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 CNS Story:

POPE-AMATO Jul-9-2008 (360 words) With photo. xxxi

Pope names Archbishop Amato as prefect of saints' congregation

By Cindy Wooden
Catholic News Service

VATICAN CITY (CNS) -- Pope Benedict XVI has named Archbishop Angelo Amato, secretary of the Congregation for the Doctrine of the Faith, to be the new prefect of the Congregation for Saints' Causes.

The 70-year-old Italian, a member of the Salesian order, was a longtime collaborator of the future pope when he headed the doctrinal congregation.

The Vatican announced his appointment July 9 and said he would be succeeded at the doctrinal congregation by Spanish Jesuit Father Luis Ladaria, 68, secretary-general of the International Theological Commission.

Archbishop Amato was one of the principal drafters of the congregation's 2000 document, "Dominus Iesus" ("The Lord Jesus"), which underscored the unique and universal salvation offered by Christ and his church.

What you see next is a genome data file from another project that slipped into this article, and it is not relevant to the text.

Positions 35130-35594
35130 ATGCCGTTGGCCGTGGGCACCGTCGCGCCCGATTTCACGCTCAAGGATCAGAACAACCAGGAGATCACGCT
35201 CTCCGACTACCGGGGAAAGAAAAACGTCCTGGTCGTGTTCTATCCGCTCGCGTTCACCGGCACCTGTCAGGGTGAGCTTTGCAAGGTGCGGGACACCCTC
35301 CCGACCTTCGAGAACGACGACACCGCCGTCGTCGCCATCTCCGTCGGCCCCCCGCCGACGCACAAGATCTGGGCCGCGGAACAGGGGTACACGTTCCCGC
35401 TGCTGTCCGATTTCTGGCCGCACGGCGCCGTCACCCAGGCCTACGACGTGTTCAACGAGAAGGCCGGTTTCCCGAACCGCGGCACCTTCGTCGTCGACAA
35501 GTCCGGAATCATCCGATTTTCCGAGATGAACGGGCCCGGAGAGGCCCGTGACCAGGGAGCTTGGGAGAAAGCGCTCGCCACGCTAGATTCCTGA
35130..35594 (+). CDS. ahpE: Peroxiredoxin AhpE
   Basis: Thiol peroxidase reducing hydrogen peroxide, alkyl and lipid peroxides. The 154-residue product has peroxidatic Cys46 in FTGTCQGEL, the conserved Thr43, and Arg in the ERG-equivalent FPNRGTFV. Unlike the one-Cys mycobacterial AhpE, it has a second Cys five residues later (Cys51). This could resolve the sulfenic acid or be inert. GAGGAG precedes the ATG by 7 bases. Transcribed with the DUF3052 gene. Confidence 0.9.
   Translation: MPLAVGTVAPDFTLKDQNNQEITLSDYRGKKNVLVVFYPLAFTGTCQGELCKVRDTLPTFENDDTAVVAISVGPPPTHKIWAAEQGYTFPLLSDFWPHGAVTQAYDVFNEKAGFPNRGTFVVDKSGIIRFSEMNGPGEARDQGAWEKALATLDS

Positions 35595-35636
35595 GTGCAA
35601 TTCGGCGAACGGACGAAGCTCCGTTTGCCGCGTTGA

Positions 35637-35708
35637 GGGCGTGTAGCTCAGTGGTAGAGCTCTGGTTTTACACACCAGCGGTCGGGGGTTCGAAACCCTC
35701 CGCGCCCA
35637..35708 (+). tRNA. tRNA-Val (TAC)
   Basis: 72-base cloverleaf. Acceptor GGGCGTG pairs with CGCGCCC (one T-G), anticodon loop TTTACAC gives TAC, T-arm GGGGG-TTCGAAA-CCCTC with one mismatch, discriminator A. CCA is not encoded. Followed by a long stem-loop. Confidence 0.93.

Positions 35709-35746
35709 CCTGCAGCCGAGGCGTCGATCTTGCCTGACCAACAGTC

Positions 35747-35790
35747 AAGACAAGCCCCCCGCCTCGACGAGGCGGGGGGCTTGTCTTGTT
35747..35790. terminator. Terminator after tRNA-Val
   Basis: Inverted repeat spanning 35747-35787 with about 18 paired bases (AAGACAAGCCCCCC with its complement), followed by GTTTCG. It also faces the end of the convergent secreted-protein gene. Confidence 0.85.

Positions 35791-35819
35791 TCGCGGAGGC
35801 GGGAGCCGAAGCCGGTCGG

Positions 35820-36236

In late 2002, Pope John Paul II named him an archbishop and secretary of the doctrinal congregation.

As prefect of the Congregation for Saints' Causes, a position that signals Pope Benedict's intention to name him a cardinal, Archbishop Amato succeeds Portuguese Cardinal Jose Saraiva Martins, who turned 76 in January.

Before moving to the doctrinal congregation, Archbishop Amato had taught dogmatic theology and served as vice rector and dean of theology at Rome's Pontifical Salesian University.

His successor at the doctrinal congregation, Father Ladaria, was named an archbishop with his July 9 appointment, the Vatican said.

Born in Manacor on the Spanish island of Majorca in 1944, he earned a degree in law from the University of Madrid, Spain, before entering the Jesuits in 1966. After studying philosophy and theology in Madrid and in Frankfurt, Germany, he was ordained to the priesthood in 1973.

He earned his doctorate in theology from Rome's Pontifical Gregorian University in 1975, and then taught for nine years at the Pontifical Comillas University in Madrid.

Archbishop-designate Ladaria began teaching at the Gregorian University in 1984 and served as vice rector from 1986 to 1994. Pope John Paul appointed him to a five-year term as a member of the International Theological Commission in 1992 and as secretary-general of the commission in 2004. The commission meets under the presidency of the prefect of the Congregation for the Doctrine of the Faith.

END


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